Fireground Operations: How to Nail Your First-Due Strategic Responsibility Part 6

Welcome back and thank you for your commitment to the development of a proud history and tradition of aggressive strategy. (You are committed, right?) This article formalizes what has been up to now the initiation of command responsibility. What does...

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Fire officers do not assume command responsibility because of their rank or seniority. Rather, fire officers assume command responsibility because they know what and where the problems are and because they have a plan to solve those problems within the margins of an appropriate operational mode.

Before we get going, we need to address an issue that drives us (and many others) nuts: We must stop the nonsense of somebody called “Command” being engaged in firefighter tasks. When did it become acceptable for the incident commander to operate on a hoseline or assist with other firefighter activities? We’re not just cranky fussbudgets; we are supporting the national consensus. Here is a quick review of the national consensus:

NFPA 1021, Fire Officer I

(key citations highlighted)

4.6.1 Develop an initial action plan, given size-up information for an incident and assigned emergency response resources, so that resources are deployed to control the emergency.

4.6.2 Implement an action plan at an emergency operation, given assigned resources, type of incident, and a preliminary plan, so that resources are deployed to mitigate the situation.

Discussion: It should be obvious that the first NFPA 1021 citation (4.6.1) is talking about strategic expectations for the first-due fire officer. It would make no sense for the first on-scene fire officer to “fast attack” before a size-up has been completed and an initial action plan developed based on that size-up.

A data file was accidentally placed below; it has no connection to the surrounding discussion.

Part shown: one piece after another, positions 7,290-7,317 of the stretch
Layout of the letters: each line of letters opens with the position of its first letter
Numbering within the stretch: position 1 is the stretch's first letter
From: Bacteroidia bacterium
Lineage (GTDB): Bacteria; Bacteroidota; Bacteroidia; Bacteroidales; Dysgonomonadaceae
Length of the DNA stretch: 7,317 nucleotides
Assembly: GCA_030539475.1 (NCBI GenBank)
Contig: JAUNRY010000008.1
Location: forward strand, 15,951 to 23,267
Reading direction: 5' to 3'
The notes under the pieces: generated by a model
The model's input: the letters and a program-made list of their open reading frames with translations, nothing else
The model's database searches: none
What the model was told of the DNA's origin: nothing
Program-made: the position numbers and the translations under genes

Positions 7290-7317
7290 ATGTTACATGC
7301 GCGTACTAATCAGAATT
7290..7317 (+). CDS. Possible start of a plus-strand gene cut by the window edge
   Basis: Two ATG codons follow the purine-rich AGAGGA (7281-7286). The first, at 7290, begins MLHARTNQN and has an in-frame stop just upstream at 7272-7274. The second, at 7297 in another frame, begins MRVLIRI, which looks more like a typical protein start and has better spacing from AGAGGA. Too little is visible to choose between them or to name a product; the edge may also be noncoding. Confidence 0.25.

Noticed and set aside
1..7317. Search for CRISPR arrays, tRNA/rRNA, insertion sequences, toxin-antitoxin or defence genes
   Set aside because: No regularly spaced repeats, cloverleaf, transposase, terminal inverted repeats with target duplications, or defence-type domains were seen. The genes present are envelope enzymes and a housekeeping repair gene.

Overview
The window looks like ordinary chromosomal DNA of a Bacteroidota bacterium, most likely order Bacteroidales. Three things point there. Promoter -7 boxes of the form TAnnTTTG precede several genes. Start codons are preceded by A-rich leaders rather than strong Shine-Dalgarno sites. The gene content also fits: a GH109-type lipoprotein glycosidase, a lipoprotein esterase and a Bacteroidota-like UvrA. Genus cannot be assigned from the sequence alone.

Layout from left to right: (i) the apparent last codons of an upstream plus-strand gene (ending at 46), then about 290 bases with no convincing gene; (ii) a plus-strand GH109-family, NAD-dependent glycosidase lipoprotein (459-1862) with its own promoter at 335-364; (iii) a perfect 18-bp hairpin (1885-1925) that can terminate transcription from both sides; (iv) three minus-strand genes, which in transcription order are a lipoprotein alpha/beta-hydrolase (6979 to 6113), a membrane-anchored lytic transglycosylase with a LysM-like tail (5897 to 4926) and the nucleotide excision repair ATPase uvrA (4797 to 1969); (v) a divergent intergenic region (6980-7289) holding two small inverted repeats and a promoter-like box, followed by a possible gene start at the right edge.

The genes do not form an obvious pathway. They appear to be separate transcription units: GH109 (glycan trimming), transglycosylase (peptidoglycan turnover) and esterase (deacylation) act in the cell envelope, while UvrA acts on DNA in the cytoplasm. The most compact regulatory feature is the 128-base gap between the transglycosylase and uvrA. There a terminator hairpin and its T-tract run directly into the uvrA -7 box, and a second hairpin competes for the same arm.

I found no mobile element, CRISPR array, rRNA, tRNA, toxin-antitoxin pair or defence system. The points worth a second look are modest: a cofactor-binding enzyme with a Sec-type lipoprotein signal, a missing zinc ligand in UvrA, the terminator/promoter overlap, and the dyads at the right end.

Continuing to the second NFPA 1021 citation (4.6.2), after the first on-scene fire officer has completed a size-up and developed the preliminary (initial) action plan, where should that fire officer be located in order to “implement” the action plan? Advancing a hoseline down a hallway? End of discussion.

Maybe you think it’s acceptable for an incident commander to advance a hoseline and participate in the “fast attack” mode. Fast attack is the complete antithesis of NFPA 1021, Fire Officer I. Still not convinced? Perhaps another national consensus standard will help square some rounded corners:


NFPA 1561,

(key citations highlighted)

8.1.8 At an emergency incident, the incident commander shall have the responsibility for the following:

1. Arrive on-scene before assuming command.

2. Assume and confirm command of an incident and take an effective command position.

3. Perform situation evaluation that includes risk assessment.

4. Initiate, maintain, and control incident communications.

5. Develop an overall strategy and an incident action plan and assign companies and members consistent with the standard operating procedures.

6. Initiate an accountability and inventory worksheet.

7. Develop an effective incident organization by managing resources, maintaining an effective span of control, maintaining direct supervision over the entire incident and designating supervisors in charge of specific areas or functions.

8. Review, evaluate and revise the incident action plan as required.

9. Continue, transfer and terminate command.

10. On incidents under the command authority of the fire department, provide for liaison and coordination with all other cooperating agencies. On incidents where other agencies have jurisdiction, implement a plan that designates one incident commander or provides for unified command.

Do you see assisting with task-level firefighter activities listed among the responsibilities of command? Did you notice that citations 3 and 5 align with the previous NFPA 1021, Fire Officer I citations? Advancing a hoseline makes it impossible to address the listed responsibilities of command. Still not convinced and need additional proof? Consider the following federal mandate:

National Incident Management System (NIMS) 100, Unit 4

(key citations highlighted)

The incident commander has overall responsibility for managing the incident by planning strategies, establishing objectives and implementing tactics. These are critical functions and, until delegated, are the responsibility of the incident commander.

The incident commander is “specifically responsible” for:

• Ensuring incident safety.

• Providing information to internal and external stakeholders.

• Establishing and maintaining liaison with other agencies participating in the incident.